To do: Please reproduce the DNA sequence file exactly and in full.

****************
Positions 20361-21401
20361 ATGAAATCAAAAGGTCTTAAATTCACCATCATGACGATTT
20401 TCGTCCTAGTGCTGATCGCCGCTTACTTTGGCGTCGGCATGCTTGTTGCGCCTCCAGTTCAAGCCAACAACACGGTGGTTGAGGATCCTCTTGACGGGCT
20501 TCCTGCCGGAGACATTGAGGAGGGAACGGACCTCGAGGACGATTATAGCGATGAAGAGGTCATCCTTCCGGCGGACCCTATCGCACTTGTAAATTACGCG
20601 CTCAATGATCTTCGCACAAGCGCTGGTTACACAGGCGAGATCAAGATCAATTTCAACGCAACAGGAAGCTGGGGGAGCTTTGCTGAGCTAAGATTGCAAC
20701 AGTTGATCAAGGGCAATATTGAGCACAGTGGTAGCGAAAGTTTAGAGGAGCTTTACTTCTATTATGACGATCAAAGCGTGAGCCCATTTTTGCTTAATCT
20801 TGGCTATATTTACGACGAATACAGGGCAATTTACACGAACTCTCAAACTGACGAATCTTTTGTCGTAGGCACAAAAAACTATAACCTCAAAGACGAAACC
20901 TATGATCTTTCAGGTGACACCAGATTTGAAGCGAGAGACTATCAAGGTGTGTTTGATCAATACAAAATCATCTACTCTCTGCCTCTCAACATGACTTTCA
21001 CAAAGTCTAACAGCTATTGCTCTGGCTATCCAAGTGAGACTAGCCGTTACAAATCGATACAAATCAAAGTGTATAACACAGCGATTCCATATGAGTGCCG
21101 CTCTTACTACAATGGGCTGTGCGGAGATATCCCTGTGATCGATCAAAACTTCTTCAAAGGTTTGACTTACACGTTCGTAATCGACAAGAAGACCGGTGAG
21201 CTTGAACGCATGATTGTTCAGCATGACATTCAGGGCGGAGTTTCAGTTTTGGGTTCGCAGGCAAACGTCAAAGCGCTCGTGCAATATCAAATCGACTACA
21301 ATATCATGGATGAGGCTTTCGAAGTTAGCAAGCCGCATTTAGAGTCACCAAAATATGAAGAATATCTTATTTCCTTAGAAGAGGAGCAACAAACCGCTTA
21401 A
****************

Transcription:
Positions 20361-21401
20361 ATGAAATCAAAAGGTCTTAAATTCACCATCATGACGATTT
20401 TCGTCCTAGTGCTGATCGCCGCTTACTTTGGCGTCGGCATGCTTGTTGCGCCTCCAGTTCAAGCCAACAACACGGTGGTTGAGGATCCTCTTGACGGGCT
20501 TCCTGCCGGAGACATTGAGGAGGGAACGGACCTCGAGGACGATTATAGCGATGAAGAGGTCATCCTTCCGGCGGACCCTATCGCACTTGTAAATTACGCG
20601 CTCAATGATCTTCGCACAAGCGCTGGTTACACAGGCGAGATCAAGATCAATTTCAACGCAACAGGAAGCTGGGGGAGCTTTGCTGAGCTAAGATTGCAAC
20701 AGTTGATCAAGGGCAATATTGAGCACAGTGGTAGCGAAAGTTTAGAGGAGCTTTACTTCTATTATGACGATCAAAGCGTGAGCCCATTTTTGCTTAATCT
20801 TGGCTATATTTACGACGAATACAGGGCAATTTACACGAACTCTCAAACTGACGAATCTTTTGTCGTAGGCACAAAAAACTATAACCTCAAAGACGAAACC
20901 TATGATCTTTCAGGTGACACCAGATTTGAAGCGAGAGACTATCAAGGTGTGTTTGATCAATACAAAATCATCTACTCTCTGCCTCTCAACATGACTTTCA
21001 CAAAGTCTAACAGCTATTGCTCTGGCTATCCAAGTGAGACTAGCCGTTACAAATCGATACAAATCAAAGTGTATAACACAGCGATTCCATATGAGTGCCG
21101 CTCTTACTACAATGGGCTGTGCGGAGATATCCCTGTGATCGATCAAAACTTCTTCAAAGGTTTGACTTACACGTTCGTAATCGACAAGAAGACCGGTGAG
21201 CTTGAACGCATGATTGTTCAGCATGACATTCAGGGCGGAGTTTCAGTTTTGGGTTCGCAGGCAAACGTCAAAGCGCTCGTGCAATATCAAATCGACTACA
21301 ATATCATGGATGAGGCTTTCGAAGTTAGCAAGCCGCATTTAGAGTCACCAAAATATGAAGAATATCTTATTTCCTTAGAAGAGGAGCAACAAACCGCTTA
21401 A